Nonviolence pledge

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The Nonviolence pledge distributed to demonstrators organized by the Alabama Christian Movement for Human Rights helped to insure that the Project C campaign of mass demonstrations created a "crisis of conscience" to turn Birmingham "upside down and right side up" rather than provoking an all out race war. The feeling that tensions were getting out of hand on both sides created the climate for a truce to be negotiated between the Southern Christian Leadership Conference and officials for the City of Birmingham.

Text of pledge

I HEREBY PLEDGE MYSELF, MY PERSON AND BODY, TO THE NONVIOLENT MOVEMENT. THEREFORE I WILL KEEP THE FOLLOWING TEN COMMANDMENTS:

  1. MEDITATE daily on the teachings and life of Jesus.
  2. REMEMBER always that the nonviolent movement in Birmingham seeks justice and reconciliation - not victory.
  3. WALK and TALK in the manner of love, for God is love.
  4. PRAY daily to be used by God in order that all men might be free.
  5. SACRIFICE personal wishes in order that all men might be free.
  6. OBSERVE with both friend and foe the ordinary rules of courtesy.
  7. SEEK to perform regular service for others and for the world.
  8. REFRAIN from the violence of fist, tongue, or heart.
  9. STRIVE to be in good spiritual and bodily health.
  10. FOLLOW the directions of the movement and the captain on a demonstration.

I sign this pledge, having seriously considered what I do and with the determination and will to perservere.


Name _____________________________


Besides demonstrations, I could also help the Movement by: (Circle the proper items) Run errands, Drive my car, Fix food for volunteers, Clerical work, Make phone calls, Answer phones, Memeograph, Type, Print signs, Distribute leaflets.


Alabama Christian Movement for Human Rights
Birmingham Affiliate of S.C.L.C. - F. L. Shuttlesworth, President
Civil Rights Movement (19561965)
Documents Segregation laws · ACMHR Declaration of Principles · Nonviolence pledge · Birmingham Manifesto · A Call For Unity · Appeal for Law and Order · Letter from Birmingham Jail · Birmingham Truce · Civil Rights Act of 1964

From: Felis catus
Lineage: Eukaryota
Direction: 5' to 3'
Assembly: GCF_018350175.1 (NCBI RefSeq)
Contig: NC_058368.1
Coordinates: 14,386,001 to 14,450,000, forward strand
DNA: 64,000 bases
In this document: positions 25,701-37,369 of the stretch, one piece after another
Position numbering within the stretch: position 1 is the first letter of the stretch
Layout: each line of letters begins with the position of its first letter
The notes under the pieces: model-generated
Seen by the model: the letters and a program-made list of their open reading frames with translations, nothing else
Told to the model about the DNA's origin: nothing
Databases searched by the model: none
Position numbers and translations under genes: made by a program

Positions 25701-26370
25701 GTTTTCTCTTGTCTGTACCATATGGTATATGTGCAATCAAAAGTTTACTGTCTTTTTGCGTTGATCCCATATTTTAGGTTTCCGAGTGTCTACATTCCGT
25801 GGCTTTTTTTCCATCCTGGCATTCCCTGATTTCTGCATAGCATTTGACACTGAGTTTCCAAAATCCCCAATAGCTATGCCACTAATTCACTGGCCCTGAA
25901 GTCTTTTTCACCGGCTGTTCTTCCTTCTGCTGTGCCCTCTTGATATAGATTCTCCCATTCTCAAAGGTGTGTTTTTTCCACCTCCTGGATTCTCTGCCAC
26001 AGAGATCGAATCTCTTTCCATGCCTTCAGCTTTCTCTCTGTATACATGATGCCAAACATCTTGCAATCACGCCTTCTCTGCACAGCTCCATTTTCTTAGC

Events Freedom Rides · Who Speaks for Birmingham? · Selective Buying Campaign · Birmingham Campaign · Good Friday march · Children's Crusade · Police dogs and firehoses · List of racially-motivated bombings · 1963 church bombing · May 1963 riot
Organizations Alabama Christian Movement for Human Rights · Birmingham City Commission · Ku Klux Klan · Miles College · NAACP · Southern Christian Leadership Conference
Activists Fred Shuttlesworth · Martin Luther King Jr · A. D. King · James Bevel · Frank Dukes · Edward Gardner · Lola Hendricks · Colonel Stone Johnson · Autherine Lucy · Vivian Malone · Joseph Lowery · James Orange · Nelson H. Smith · John Porter · Abraham Woods Jr
Other figures Albert Boutwell · Robert Chambliss · Bull Connor · A. G. Gaston · Art Hanes · Lucius Pitts · Sidney Smyer · J. B. Stoner · "8 white clergymen" · Virgil Ware · "4 little girls"
Places Kelly Ingram Park · A. G. Gaston Motel · Movement churches
Legacy Birmingham Civil Rights Heritage Trail · Birmingham Civil Rights Institute · Birmingham Pledge

References

  • quoted from Marjorie Longenecker White (1998) A Walk to Freedom: The Reverend Fred Shuttlesworth and the Alabama Christian Movement for Human Rights, 1956-1964. Birmingham: Birmingham Historical Society. ISBN 0943994241